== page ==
Beautiful, informative, and appropriate to the audience.



Robin’s-egg blue highlights this account of an American robin family’s year.

Cole uses thin black lines and crosshatching to limn the tree, the tree branch from which a male robin sings in early spring, the responding female, and the nest they build. The first pages are entirely black and white; the first hint of color appears as a blue-washed sky behind the tree as the birds begin their nest; two page turns reveal the familiarly colored egg, its bright color contrasting arrestingly with its black-and-white surroundings. Then there are two, three, four eggs and the mother robin’s patient incubation. After the nestlings hatch, a 12-panel spread shows the adult birds flying back and forth with insects and worms for the babies. First a storm and then a hungry snake provide suspense, but the parents shelter and defend their chicks successfully. Eventually the young robins fledge. “Soon they grow strong and can feed themselves. Their wings take them anywhere they want to go.” Cole varies the design from vignettes and panels to full- and double-page spreads. Sometimes viewers are close up; at other times they see the scenes from a distance. The relatively simple text, expressed in short sentences, is very accessible, and the natural history, ending with fall berries and the overwintering family, is accurate. Aimed at a younger audience than Eileen Christolow’s Robins (2017), this conveys essential information without the other title’s anthropomorphism.

Beautiful, informative, and appropriate to the audience. (author’s note) (Informational picture book. 3-7)

Pub Date: March 3, 2020

ISBN: 978-0-06-288592-0

Page Count: 40

Publisher: Katherine Tegen/HarperCollins

Review Posted Online: Oct. 27, 2019

Kirkus Reviews Issue: Nov. 15, 2019

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Hee haw.

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The print version of a knee-slapping cumulative ditty.

In the song, Smith meets a donkey on the road. It is three-legged, and so a “wonky donkey” that, on further examination, has but one eye and so is a “winky wonky donkey” with a taste for country music and therefore a “honky-tonky winky wonky donkey,” and so on to a final characterization as a “spunky hanky-panky cranky stinky-dinky lanky honky-tonky winky wonky donkey.” A free musical recording (of this version, anyway—the author’s website hints at an adults-only version of the song) is available from the publisher and elsewhere online. Even though the book has no included soundtrack, the sly, high-spirited, eye patch–sporting donkey that grins, winks, farts, and clumps its way through the song on a prosthetic metal hoof in Cowley’s informal watercolors supplies comical visual flourishes for the silly wordplay. Look for ready guffaws from young audiences, whether read or sung, though those attuned to disability stereotypes may find themselves wincing instead or as well.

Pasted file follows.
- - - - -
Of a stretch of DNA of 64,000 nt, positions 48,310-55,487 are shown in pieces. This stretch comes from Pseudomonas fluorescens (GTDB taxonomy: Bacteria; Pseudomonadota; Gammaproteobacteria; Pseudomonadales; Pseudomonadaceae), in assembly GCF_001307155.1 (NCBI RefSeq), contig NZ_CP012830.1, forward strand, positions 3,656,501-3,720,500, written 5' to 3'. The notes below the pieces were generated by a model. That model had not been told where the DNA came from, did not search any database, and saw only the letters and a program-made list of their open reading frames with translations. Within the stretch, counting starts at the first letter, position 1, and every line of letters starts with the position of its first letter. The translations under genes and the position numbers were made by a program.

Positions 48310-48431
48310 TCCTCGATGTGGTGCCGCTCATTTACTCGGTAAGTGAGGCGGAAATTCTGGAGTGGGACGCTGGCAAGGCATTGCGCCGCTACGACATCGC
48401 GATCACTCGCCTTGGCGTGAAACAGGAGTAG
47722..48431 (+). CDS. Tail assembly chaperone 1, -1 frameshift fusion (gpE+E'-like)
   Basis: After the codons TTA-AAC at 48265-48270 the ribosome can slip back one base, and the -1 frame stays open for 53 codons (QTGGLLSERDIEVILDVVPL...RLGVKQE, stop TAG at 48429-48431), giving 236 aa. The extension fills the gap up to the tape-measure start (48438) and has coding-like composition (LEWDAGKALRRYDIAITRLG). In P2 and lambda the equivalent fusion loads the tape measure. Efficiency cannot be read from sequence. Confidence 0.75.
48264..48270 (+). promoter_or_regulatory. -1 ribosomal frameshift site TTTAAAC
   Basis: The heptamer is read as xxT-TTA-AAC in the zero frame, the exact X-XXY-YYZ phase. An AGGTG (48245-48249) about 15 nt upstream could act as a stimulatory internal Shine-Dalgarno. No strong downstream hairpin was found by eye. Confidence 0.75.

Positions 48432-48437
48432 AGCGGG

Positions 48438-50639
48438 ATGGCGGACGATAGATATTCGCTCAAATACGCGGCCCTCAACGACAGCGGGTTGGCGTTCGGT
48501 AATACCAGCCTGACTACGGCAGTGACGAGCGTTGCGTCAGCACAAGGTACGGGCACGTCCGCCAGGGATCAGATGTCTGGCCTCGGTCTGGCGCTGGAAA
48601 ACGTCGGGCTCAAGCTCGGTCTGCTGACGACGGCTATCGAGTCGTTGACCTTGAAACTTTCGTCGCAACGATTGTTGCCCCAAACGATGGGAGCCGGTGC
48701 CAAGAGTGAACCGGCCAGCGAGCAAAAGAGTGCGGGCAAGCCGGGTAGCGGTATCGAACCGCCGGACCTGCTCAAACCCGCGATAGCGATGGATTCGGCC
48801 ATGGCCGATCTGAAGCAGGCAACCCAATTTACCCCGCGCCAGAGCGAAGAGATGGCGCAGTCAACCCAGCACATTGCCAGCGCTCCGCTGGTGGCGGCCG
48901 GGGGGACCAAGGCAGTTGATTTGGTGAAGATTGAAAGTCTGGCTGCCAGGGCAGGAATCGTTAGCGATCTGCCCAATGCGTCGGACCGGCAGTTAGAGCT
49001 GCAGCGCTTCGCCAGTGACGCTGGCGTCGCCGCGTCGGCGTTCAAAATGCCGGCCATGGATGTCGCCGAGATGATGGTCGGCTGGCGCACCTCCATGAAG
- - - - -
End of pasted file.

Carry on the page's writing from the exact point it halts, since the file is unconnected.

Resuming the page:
Hee haw. (Picture book. 5-7)

Pub Date: May 1, 2010

ISBN: 978-0-545-26124-1

Page Count: 26

Publisher: Scholastic

Review Posted Online: Dec. 29, 2018

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A sweet reminder that it’s easy to weather a storm with the company and kindness of friends.


Is it a stormy-night scare or a bedtime book? Both!

Little Blue Truck and his good friend Toad are heading home when a storm lets loose. Before long, their familiar, now very nervous barnyard friends (Goat, Hen, Goose, Cow, Duck, and Pig) squeeze into the garage. Blue explains that “clouds bump and tumble in the sky, / but here inside we’re warm and dry, / and all the thirsty plants below / will get a drink to help them grow!” The friends begin to relax. “Duck said, loud as he could quack it, / ‘THUNDER’S JUST A NOISY RACKET!’ ” In the quiet after the storm, the barnyard friends are sleepy, but the garage is not their home. “ ‘Beep!’ said Blue. ‘Just hop inside. / All aboard for the bedtime ride!’ ” Young readers will settle down for their own bedtimes as Blue and Toad drop each friend at home and bid them a good night before returning to the garage and their own beds. “Blue gave one small sleepy ‘Beep.’ / Then Little Blue Truck fell fast asleep.” Joseph’s rich nighttime-blue illustrations (done “in the style of [series co-creator] Jill McElmurry”) highlight the power of the storm and capture the still serenity that follows. Little Blue Truck has been chugging along since 2008, but there seems to be plenty of gas left in the tank.

A sweet reminder that it’s easy to weather a storm with the company and kindness of friends. (Picture book. 3-6)

Pub Date: Oct. 22, 2019

ISBN: 978-1-328-85213-7

Page Count: 32

Publisher: HMH Books

Review Posted Online: June 23, 2019

Kirkus Reviews Issue: July 15, 2019

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